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MA Property Taxes Among Nation’s Worst For Businesses

Thursday, October 11, 2012


The Commonwealth's property taxes were ranked 47th in the 2013 business tax climate index from the Tax Foundation, and local experts say Worcester's dual-tax rate system makes the city even less business-friendly.

Massachusetts per capita property taxes of $1,845 placed the state alongside Connecticut, New Jersey, Vermont and Rhode Island with the poorest scores on property taxes, which also factors in taxes on capital stock, intangible property, inventory, real estate transfers, estates, inheritances and gifts, in the non-partisan think tank's index.

"What we're looking at in this index is not just rates, we're looking at the base as well," said Scott Drenkard at the Tax Foundation, one of the report's co-authors.

Drenkard pointed to the state's capital stock tax on business equipment and machinery as one of the less business-friendly aspects of property taxes in Massachusetts.

"That sort of tax is an impediment to having capital formation and therefore growth," he said.

Rising In The Ranks

The Bay State ranked 22nd overall in the index, improving over the past several years from 28th place in 2011 and 23rd in 2012.

Massachusetts scored points with the Tax Foundation's experts for having a single, low individual income tax rate of 5.3 percent, earning a ranking of 15th in the category. However, its unemployment insurance tax was the second-worst in the country.

At 8 percent, the state's corporate tax side is relatively high and came in 33rd.

"Massachusetts gives away a pretty substantial portion of its tax base through giving credits to businesses that engage in favorable activities," Drenkard said.

One way for Massachusetts to improve on its ranking on the corporate tax side, said Drenkard, would be to remove those special credits for what authorities have deemed as favorable activities and bring rates down overall.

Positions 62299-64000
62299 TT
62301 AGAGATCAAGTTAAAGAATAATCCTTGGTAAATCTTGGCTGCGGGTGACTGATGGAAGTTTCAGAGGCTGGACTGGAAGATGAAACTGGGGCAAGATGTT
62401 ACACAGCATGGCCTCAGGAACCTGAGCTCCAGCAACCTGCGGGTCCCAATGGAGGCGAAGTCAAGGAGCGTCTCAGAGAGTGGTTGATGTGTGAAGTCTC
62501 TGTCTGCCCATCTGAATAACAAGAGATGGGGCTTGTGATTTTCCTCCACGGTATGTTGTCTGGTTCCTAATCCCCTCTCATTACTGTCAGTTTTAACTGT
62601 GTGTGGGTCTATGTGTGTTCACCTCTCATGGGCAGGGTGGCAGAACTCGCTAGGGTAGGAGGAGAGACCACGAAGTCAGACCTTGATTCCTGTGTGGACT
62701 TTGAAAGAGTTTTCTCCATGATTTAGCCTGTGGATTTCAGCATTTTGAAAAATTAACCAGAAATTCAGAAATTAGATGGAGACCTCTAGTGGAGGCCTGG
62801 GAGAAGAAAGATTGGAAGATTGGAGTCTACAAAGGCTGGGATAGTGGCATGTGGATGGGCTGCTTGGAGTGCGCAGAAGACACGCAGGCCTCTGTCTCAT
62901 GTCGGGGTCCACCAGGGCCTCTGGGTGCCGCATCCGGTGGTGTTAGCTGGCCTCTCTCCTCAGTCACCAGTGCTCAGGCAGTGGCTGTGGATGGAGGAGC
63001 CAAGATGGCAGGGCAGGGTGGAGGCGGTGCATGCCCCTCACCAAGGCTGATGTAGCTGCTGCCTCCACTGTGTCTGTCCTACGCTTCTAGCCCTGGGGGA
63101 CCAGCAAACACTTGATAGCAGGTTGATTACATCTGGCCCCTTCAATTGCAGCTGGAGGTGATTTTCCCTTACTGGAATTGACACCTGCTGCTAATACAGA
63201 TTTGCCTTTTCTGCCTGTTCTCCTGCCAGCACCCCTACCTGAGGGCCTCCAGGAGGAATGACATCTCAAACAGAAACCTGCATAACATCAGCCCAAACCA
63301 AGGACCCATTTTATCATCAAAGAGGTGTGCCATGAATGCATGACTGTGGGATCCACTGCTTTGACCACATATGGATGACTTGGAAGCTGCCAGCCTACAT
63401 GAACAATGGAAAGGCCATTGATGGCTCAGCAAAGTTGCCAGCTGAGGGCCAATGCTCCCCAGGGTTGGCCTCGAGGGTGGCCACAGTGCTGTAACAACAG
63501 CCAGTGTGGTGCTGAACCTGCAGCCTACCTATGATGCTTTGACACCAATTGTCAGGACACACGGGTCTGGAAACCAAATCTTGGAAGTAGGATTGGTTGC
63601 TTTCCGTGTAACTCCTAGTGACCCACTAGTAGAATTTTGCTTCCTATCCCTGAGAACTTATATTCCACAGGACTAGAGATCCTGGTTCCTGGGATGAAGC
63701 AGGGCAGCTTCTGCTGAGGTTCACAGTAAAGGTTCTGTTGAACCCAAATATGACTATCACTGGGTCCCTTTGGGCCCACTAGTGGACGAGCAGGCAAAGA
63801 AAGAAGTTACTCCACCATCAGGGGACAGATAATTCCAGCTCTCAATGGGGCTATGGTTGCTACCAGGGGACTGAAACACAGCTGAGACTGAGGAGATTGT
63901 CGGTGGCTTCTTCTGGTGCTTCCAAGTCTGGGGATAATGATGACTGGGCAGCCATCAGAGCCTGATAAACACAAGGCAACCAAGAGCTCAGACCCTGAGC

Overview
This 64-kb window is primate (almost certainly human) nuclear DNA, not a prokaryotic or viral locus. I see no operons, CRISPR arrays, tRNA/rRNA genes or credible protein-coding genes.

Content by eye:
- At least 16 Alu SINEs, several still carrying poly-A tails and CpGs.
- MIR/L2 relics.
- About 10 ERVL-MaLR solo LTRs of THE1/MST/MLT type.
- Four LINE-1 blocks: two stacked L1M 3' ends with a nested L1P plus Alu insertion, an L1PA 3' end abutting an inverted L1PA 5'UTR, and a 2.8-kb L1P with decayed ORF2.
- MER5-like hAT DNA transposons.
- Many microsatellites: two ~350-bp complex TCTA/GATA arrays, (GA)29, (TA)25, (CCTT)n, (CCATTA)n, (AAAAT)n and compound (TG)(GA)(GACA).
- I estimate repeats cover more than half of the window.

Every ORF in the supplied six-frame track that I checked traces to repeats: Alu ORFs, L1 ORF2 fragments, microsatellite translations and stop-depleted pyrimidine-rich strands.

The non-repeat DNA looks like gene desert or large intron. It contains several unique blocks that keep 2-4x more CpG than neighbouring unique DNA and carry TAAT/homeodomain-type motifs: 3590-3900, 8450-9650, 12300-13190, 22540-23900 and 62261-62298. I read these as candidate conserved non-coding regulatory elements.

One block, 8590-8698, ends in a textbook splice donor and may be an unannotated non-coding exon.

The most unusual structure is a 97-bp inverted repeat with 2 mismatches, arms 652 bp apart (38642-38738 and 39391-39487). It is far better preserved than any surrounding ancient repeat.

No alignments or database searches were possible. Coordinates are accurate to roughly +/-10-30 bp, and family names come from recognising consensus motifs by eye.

"That's a better path for long-term growth."

Dueling Rates

One local factor not included in the Tax Foundation's index is the dual tax rate system in place in some of the Commonwealth's cities and towns, although Drenkard said it is an important one.

"There's no reason for residential property to be taxed at a lower rate," he said.

"In many cases the line is blurred between what a business is and what an individual is."

"One of the things that we run into in Worcester is the dual tax rate, and that's always a concern," said John Rainey, director for the Central Region of the Massachusetts Small Business Development Center Network at Clark University.

"In general terms, when you have a dual tax rate a lot of businesses tend to label you less business friendly than when you have a single tax rate."

Worcester's fiscal year 2012 residential tax rate has been set at $16.98 per $1,000 of assessed value. The city's commercial tax rate has been set at $29.07 per $1,000 assessed valuation.

Rainey said the issue has been exacerbated by the property revaluation conducted earlier this year by the city. Nearly 2,400 abatements were filed by both residential and commercial property owners who said the city overvalued their property.

"There's a lot of crazy things going on right now with Worcester taxes," said Rainey.

Taxes Just One Part Of The Equation

But Victor Matheson, an associate professor of Economics at Holy Cross, said taxes are just one part of the equation when it comes to choosing where to operate a business.

"It's a bit crazy to focus solely on tax climate because taxes are not the only thing that firms are worried about."

Matheson said firms are also concerned about the ability to attract a high-quality labor force and to sell their products locally. Good infrastructure, schools and a well-educated population with expendable income can be big factors in success as well.

"By lots of those measures, Massachusetts actually does extremely well," said Matheson, noting that the state's per capita incomes are among the highest in the country.

"That means we have lots of wealthy consumers with fat wallets willing to buy goods and services."

According to Matheson, the incessant focus on reducing the size of government and tax rates over the past 30 years has missed the mark when it comes to growing a healthy economy.

"When you measure the tax climate, you're essentially only measuring what government takes away from businesses without having any measure of what government provides to businesses," he said.

"What we should focus on is effectiveness of government. If we are taxing businesses and providing poor services, then that is dumb whether we are in a low tax climate or a higher tax climate."

However, said Matheson, if a small increase in taxes would enable government services that would bring a large increase in benefits to businesses and the public, then having a low tax rate can actually make for a worse business climate. 


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